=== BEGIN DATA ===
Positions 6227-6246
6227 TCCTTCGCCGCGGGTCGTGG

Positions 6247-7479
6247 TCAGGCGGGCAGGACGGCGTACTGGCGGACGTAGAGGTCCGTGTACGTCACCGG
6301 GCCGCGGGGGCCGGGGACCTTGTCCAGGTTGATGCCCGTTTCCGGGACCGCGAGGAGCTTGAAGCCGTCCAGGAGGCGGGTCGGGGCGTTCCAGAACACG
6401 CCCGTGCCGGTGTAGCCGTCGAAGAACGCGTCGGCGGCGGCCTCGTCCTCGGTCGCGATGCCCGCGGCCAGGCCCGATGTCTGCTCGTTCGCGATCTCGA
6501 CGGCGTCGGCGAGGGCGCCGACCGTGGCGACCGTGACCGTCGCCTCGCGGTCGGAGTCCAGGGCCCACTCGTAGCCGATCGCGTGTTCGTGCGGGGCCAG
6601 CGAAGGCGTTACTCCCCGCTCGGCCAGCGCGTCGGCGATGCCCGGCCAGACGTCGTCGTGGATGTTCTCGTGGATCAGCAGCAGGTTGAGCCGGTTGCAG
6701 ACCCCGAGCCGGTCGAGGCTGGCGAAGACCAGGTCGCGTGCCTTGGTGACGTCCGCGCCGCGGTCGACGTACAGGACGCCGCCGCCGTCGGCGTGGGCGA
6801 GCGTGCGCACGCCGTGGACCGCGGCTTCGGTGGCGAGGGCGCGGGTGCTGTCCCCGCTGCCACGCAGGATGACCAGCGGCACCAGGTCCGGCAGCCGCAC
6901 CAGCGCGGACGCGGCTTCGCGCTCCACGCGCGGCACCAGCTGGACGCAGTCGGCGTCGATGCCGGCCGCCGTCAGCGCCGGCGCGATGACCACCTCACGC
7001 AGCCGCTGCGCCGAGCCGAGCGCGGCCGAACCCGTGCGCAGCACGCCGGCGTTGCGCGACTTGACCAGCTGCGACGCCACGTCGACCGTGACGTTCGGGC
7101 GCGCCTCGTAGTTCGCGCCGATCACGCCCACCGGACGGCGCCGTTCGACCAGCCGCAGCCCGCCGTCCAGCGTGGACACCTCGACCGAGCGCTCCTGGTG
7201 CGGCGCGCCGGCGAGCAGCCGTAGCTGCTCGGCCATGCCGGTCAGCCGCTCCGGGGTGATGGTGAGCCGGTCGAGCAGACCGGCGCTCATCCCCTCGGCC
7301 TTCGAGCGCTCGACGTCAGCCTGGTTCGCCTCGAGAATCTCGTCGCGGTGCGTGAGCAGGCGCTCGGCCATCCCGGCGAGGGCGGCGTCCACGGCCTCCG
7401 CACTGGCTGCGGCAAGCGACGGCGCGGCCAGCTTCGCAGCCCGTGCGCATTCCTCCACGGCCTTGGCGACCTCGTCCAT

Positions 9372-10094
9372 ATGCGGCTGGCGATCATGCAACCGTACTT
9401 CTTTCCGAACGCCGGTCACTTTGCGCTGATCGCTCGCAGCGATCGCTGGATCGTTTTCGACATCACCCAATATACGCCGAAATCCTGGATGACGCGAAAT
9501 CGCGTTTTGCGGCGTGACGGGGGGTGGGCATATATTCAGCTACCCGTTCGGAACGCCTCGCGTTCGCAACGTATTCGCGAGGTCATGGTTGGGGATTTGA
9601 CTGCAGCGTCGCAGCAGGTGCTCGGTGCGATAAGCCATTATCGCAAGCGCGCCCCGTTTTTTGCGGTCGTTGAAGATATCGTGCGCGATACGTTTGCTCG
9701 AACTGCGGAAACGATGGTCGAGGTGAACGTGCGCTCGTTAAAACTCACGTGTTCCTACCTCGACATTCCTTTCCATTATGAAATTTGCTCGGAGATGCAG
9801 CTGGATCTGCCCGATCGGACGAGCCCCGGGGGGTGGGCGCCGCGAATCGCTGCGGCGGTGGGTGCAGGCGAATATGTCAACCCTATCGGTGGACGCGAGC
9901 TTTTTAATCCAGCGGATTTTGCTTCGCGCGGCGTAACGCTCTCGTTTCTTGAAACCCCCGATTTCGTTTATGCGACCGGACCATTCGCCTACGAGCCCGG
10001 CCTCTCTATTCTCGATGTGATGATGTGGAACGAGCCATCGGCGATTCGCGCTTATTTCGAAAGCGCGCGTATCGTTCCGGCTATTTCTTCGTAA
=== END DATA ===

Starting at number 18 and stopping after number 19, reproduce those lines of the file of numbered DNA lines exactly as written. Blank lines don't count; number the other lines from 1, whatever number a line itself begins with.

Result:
9372 ATGCGGCTGGCGATCATGCAACCGTACTT
9401 CTTTCCGAACGCCGGTCACTTTGCGCTGATCGCTCGCAGCGATCGCTGGATCGTTTTCGACATCACCCAATATACGCCGAAATCCTGGATGACGCGAAAT